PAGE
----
Dakatcha Woodland Important Bird and Biodiversity Area (IBA) covers nearly 2,000 square kilometres in the rolling hills of Magarini sub-county of Kilifi County. The beautiful spreading trees called Mrihi (Brachystegia spiciformis) are the main forest type. It is the most northern Brachystegia spiciformis forest in Africa. This forest gives Dakatcha Woodland its signature bird – the Clarke’s Weaver.
Rare Coastal Animals
Three bird species considered so rare that they are in danger of extinction are found in Dakatcha Woodland: Clarke’s Weaver, Sokoke Pipit and Sokoke Scops Owl. Clarke’s Weavers live only here
and in Arabuko-Sokoke Forest to the south. There’s also a mammal found only at the Coast and which is globally threatened: the Golden-rumped Sengi (Elephant-shrew). More than 220 kinds of
birds can be seen here, including the spectacular Fischer’s Turaco and international migratory birds such as Eurasian Rollers, Eurasian Golden Orioles, Nightingales and Spotted Flycatchers.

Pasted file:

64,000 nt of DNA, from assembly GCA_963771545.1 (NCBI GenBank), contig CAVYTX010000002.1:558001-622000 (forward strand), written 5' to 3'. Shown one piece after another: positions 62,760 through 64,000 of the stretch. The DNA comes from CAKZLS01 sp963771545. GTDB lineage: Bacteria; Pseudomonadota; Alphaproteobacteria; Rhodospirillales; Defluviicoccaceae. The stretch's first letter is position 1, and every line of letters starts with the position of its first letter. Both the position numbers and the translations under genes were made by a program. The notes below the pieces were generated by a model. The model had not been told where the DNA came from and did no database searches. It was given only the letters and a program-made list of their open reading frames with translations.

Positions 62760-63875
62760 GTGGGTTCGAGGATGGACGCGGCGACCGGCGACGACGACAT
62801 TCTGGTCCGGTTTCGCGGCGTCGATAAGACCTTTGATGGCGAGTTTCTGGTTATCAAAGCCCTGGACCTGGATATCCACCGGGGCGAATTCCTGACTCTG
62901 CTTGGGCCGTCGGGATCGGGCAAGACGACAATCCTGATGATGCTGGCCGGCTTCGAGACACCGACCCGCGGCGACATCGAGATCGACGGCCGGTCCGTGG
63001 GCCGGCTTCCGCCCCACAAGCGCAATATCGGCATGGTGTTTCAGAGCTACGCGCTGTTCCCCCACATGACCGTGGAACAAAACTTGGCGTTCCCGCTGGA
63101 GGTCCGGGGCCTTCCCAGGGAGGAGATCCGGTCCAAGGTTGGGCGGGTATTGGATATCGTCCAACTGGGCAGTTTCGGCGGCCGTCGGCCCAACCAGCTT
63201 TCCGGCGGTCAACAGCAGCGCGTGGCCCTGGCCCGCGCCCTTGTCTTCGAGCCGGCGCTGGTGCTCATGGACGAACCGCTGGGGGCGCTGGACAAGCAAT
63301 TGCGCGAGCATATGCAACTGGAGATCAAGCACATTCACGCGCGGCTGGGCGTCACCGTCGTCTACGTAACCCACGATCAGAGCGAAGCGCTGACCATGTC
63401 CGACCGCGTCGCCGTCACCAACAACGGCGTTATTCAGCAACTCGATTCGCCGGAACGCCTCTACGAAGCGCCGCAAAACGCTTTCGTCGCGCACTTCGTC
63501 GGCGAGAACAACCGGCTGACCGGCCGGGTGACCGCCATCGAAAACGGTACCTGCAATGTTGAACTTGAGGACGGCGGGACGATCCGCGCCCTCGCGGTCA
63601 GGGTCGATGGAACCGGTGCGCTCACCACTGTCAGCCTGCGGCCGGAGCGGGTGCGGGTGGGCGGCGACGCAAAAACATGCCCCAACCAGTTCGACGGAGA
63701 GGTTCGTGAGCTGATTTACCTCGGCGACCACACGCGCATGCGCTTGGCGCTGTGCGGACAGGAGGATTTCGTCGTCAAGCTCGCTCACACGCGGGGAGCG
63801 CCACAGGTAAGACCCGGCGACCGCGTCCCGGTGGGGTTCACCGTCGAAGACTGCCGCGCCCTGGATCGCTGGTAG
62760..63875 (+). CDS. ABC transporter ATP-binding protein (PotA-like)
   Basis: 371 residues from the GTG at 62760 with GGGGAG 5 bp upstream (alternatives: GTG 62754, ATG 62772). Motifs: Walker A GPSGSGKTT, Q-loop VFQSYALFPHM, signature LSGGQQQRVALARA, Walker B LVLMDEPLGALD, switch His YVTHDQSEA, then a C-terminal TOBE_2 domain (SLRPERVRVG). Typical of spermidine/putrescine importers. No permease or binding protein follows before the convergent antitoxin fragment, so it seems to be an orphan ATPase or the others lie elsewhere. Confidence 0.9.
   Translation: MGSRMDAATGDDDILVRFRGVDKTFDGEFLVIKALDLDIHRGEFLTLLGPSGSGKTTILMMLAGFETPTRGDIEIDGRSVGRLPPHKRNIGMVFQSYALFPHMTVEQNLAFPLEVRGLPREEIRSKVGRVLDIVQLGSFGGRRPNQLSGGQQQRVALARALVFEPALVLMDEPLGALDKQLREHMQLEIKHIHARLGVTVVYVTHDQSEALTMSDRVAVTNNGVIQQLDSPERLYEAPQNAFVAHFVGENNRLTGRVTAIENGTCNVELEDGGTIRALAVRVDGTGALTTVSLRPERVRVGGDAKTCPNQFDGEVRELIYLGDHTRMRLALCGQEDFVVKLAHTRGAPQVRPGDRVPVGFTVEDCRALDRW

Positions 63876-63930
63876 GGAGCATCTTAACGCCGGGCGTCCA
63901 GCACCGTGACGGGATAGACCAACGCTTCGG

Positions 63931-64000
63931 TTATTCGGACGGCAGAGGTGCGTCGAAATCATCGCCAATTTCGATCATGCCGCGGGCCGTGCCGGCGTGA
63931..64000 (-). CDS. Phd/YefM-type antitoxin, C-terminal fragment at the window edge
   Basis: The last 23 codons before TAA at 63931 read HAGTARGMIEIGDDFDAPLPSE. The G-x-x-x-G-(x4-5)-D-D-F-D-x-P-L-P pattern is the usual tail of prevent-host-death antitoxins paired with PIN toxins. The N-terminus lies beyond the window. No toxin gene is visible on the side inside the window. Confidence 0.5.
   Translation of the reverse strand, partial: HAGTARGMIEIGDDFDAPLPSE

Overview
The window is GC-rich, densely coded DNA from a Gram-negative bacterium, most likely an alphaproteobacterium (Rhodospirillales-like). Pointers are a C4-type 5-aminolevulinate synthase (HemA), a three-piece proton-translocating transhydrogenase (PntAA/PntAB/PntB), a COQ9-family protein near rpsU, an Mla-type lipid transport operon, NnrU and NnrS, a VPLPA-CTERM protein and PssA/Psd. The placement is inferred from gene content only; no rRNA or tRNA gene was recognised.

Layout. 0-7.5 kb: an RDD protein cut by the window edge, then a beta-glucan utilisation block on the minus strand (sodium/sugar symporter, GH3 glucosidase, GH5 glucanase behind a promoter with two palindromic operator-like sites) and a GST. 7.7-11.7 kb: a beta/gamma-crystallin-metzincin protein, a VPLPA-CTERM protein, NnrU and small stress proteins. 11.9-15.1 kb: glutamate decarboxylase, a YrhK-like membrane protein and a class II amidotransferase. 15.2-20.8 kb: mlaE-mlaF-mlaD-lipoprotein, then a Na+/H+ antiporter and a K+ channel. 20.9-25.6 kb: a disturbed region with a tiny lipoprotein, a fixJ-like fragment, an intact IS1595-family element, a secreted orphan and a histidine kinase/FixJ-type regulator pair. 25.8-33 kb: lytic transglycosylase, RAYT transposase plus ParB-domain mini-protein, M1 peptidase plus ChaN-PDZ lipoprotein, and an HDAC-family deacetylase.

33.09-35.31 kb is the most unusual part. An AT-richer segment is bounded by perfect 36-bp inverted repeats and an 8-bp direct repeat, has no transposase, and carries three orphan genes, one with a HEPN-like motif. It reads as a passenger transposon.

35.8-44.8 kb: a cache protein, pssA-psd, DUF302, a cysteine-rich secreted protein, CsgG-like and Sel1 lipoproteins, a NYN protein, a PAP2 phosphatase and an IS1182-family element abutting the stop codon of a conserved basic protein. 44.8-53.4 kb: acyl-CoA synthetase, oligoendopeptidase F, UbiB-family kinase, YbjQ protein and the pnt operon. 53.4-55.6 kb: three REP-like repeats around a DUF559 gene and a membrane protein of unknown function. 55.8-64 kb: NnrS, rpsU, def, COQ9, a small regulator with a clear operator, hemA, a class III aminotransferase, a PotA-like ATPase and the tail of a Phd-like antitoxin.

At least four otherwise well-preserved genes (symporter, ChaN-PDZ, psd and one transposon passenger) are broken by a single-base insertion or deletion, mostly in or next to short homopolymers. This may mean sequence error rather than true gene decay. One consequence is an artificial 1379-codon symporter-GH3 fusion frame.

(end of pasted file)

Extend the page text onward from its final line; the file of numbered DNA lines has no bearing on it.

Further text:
Dakatcha Woodland has no formal protection status. The economic and ecological services it provides and its remarkable biodiversity are threatened by over-exploitation of resources.
Uncontrolled logging of indigenous trees and illegal charcoal production have destroyed large tracts of forest vegetation and wildlife habitat. Agricultural expansion, especially pineapple production, has led to clearing of Cynometra forests and thickets, critically important as habitat for the endangered Sokoke Scops Owl. Unsustainable bush meat hunting poses a threat to the survival of rare mammals.
The Dakatcha Woodland Conservation Group (DWCG) is a local environmental group working with Nature Kenya to conserve Dakatcha Woodland. The group was formed in 2008 with the main
objectives being to monitor birds and biodiversity, advocate for the conservation of Dakatcha Woodland IBA, create environmental awareness and support community livelihoods. DWCG comprises of four community groups and is affiliated to more than ten other groups, thus forming the largest community group in Marafa. Working together, DWCG, the Dakatcha Community Forest Association and the local community have set aside 26,000 hectares as Community Conserved Areas. These are nature reserves managed by local communities for preservation of animals, plants and ecosystem services, and for ecotourism and other cultural and non-consumptive uses.